Kashmir Singh

    Kashmir Singh, who spent 35 years in Pakistani jail before finally coming back to India. Singh who was arrested in 1973 was pardoned by Pervez Musharraf once he lost his sanity in 2008.

    It is only after he came back to India that he accepted that he was a spy and was working on contract basis. For spending 35 years of his life in Jail he was supposed to get 400 Rs per month by his recruiters.

    It’s important for us to remember and acknowledge them not only for the sacrifices they did for their country but also for our own understanding that breaking of a mobile’s screen or drained battery is not a situation enough to be panic. That we are able to fight on various issues over internet sitting in our own comforts only because there are people who have given their whole lives to the safety and security of our country.

    Ajit Doval

    Seventy years old Ajit Doval is known as India Spy Master. Presently he is National Security Adviser. Having served Intelligence Bureau as a head of its operation wings, he has won the Police Medal and the President’s Police Medal.

    Another credit in his name includes his stay in Lahore, Pakistan for 7 years as a secret operative. During Operation Blue Star, he gained the confidence of the militants by posing himself as a Pakistani Spy and got all the relevant information.

    In 1999, when Airlines’ Flight IC-814 was hijacked and taken to Kandahar, Doval came forward and successfully negotiated with the hijackers.

    Rameshwar Nath Kao

    RAW as we all know the Research and Analysis Wing of India, was founded by this man. This Research and Analysis Wing changed the whole scenario of Indian Intelligence team and research operations. “R N Kao is the most remarkable spy in the history of modern India. If not for his contribution to India’s formidable RAW, South Asia’s geographic, economic and political landscape would have been markedly different,” said Shri Lanka’s Journalist Rohan Gunaratna after interviewing him.

    Kao not only founded RAW, he also became its first head and was appointed by the then Prime Minister Indira Gandhi. He travelled a lot with Jawaharlal Nehru. He also had experience of working with British officers. When the Queen first came to independent India, Kao was made security head.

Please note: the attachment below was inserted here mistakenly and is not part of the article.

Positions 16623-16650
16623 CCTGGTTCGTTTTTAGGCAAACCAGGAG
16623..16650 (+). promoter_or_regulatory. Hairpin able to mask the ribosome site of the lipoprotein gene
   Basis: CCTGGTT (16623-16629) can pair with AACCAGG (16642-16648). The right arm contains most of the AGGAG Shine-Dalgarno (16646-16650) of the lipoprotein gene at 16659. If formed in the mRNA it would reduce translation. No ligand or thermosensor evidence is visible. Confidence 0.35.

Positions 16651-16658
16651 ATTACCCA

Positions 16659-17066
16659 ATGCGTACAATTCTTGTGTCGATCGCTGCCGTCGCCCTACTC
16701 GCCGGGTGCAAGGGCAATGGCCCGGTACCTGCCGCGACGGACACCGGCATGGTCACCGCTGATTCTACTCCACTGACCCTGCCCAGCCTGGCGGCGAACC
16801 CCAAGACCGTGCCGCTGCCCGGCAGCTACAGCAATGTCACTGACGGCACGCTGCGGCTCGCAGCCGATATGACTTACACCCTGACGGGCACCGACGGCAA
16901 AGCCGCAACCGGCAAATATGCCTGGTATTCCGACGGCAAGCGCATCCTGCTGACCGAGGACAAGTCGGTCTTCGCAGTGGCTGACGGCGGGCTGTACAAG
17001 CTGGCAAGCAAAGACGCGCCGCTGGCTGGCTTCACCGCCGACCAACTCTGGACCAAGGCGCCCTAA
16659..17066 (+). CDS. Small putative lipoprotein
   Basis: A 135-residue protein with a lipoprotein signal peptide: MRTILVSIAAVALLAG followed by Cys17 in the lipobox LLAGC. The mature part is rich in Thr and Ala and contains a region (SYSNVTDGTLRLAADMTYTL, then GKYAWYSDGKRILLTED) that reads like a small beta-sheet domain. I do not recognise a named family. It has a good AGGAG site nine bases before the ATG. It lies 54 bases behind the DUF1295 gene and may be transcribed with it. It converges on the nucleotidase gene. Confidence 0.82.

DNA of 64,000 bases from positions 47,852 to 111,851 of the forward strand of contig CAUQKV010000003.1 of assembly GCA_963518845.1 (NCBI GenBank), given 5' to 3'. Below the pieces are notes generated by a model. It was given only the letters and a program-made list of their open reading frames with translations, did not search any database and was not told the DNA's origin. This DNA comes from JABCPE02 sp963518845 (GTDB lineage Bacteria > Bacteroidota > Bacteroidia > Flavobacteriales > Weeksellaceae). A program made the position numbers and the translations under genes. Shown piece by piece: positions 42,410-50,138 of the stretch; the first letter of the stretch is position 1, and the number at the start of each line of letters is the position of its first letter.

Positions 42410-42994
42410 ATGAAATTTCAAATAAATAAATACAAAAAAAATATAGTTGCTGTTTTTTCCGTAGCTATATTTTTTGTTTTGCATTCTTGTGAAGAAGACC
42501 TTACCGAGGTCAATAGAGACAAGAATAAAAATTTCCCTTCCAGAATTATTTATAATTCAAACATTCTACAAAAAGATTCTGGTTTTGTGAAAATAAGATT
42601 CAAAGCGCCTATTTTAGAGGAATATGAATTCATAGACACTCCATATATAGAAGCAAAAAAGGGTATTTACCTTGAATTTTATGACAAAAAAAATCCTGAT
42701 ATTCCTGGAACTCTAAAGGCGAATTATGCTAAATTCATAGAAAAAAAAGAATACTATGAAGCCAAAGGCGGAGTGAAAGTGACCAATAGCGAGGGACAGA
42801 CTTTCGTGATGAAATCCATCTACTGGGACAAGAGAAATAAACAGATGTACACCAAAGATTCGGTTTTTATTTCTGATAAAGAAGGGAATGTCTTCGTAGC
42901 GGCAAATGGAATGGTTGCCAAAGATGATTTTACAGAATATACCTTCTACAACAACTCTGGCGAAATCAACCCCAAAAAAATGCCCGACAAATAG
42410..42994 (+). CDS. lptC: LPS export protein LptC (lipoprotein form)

In 1977, he became the Security Advisor of then prime minister, Rajiv Gandhi. Throughout his life, he was an integral part of India’s security systems. National Security Guard (NSG) was also shaped by him. We can understand more about him from these words said by Chairman of the Joint Intelligence Committee, K N Daruwala, “His contacts the world over, particularly in Asia – Afghanistan, Iran, China, you name it – were something else. He could move things with just one phone call. He was a team leader who rode out notorious interdepartmental and inter-service rivalries, which is commonplace in India.”

    With all the information available about him we can conclude that he was a man who truly believed in his work and never cared for publicity. Throughout his life, he kept serving his nation without thinking much about the credits. He didn’t give many interviews, didn’t get photographed much, but the work he did is worth a great round of applause.


    There were people who ignored their families, served their nations, remained in jail for most of the years of their lives, who served their nation beyond duty hours, had to go through 3rd degree treatments, remained in dark not for one or two days but for years and still maintained their sanity and promises they did with the nation. Those same people returned home after years hoping that their nation would acknowledge and appreciate their tough work, but to their disappointment, they found that they were disowned, the promises were not kept, their families were not provided funds by their recruiters and their country just doesn’t remember their sacrifices. But, none of it suppresses their urge to save and serve their country.

    Author: Aparna Praveen Kumar
    Aparna is a chief legal advisor at Lexcarts Technologies. She has experience of interviewing senior high court judges and legal personalities. Her articles got published in Hindustan Times and other leading national dailies. At Lexcarts, she furnishes advice on all legal issues and is fully devoted to legal ethics.